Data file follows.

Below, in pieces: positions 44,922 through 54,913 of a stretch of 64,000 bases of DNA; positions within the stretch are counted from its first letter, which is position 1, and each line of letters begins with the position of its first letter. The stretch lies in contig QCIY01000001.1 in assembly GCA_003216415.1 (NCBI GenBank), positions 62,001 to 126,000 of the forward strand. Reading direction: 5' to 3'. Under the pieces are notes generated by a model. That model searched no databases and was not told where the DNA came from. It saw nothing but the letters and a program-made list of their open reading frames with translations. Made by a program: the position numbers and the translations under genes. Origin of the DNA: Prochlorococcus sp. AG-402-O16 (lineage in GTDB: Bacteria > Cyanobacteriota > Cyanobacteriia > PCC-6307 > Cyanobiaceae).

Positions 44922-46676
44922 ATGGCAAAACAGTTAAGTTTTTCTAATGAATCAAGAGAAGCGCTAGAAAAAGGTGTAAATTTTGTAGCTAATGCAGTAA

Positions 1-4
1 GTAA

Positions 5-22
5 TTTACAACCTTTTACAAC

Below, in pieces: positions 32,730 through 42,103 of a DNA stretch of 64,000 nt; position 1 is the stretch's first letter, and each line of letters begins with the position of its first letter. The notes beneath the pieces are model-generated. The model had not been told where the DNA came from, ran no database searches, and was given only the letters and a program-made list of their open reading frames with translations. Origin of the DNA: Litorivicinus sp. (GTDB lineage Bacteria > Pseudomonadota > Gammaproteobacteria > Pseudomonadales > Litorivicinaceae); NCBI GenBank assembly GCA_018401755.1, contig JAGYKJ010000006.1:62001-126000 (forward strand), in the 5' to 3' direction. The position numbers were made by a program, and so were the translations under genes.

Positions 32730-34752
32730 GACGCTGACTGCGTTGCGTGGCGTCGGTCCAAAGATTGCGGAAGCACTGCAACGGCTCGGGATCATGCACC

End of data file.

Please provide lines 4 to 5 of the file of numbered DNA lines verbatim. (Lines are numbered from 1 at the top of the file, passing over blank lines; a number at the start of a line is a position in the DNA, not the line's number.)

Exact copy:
Positions 1-4
1 GTAA